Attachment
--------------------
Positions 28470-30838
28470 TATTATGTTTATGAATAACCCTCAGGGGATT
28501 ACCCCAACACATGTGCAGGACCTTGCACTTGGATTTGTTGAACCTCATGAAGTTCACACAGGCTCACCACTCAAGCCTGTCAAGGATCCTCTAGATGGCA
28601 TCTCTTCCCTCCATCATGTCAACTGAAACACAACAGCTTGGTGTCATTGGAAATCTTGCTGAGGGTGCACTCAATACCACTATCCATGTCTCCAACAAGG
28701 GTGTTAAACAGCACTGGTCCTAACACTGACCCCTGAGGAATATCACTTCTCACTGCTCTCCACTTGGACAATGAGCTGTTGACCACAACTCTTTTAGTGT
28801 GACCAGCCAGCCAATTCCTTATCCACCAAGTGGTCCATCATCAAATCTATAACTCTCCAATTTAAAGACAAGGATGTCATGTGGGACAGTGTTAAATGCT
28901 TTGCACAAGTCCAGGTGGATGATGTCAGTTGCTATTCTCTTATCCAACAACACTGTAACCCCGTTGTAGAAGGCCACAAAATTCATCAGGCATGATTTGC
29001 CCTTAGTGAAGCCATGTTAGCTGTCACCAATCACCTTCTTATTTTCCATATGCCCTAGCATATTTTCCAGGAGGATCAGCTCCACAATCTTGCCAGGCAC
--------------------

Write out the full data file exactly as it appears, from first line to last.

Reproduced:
Positions 28470-30838
28470 TATTATGTTTATGAATAACCCTCAGGGGATT
28501 ACCCCAACACATGTGCAGGACCTTGCACTTGGATTTGTTGAACCTCATGAAGTTCACACAGGCTCACCACTCAAGCCTGTCAAGGATCCTCTAGATGGCA
28601 TCTCTTCCCTCCATCATGTCAACTGAAACACAACAGCTTGGTGTCATTGGAAATCTTGCTGAGGGTGCACTCAATACCACTATCCATGTCTCCAACAAGG
28701 GTGTTAAACAGCACTGGTCCTAACACTGACCCCTGAGGAATATCACTTCTCACTGCTCTCCACTTGGACAATGAGCTGTTGACCACAACTCTTTTAGTGT
28801 GACCAGCCAGCCAATTCCTTATCCACCAAGTGGTCCATCATCAAATCTATAACTCTCCAATTTAAAGACAAGGATGTCATGTGGGACAGTGTTAAATGCT
28901 TTGCACAAGTCCAGGTGGATGATGTCAGTTGCTATTCTCTTATCCAACAACACTGTAACCCCGTTGTAGAAGGCCACAAAATTCATCAGGCATGATTTGC
29001 CCTTAGTGAAGCCATGTTAGCTGTCACCAATCACCTTCTTATTTTCCATATGCCCTAGCATATTTTCCAGGAGGATCAGCTCCACAATCTTGCCAGGCAC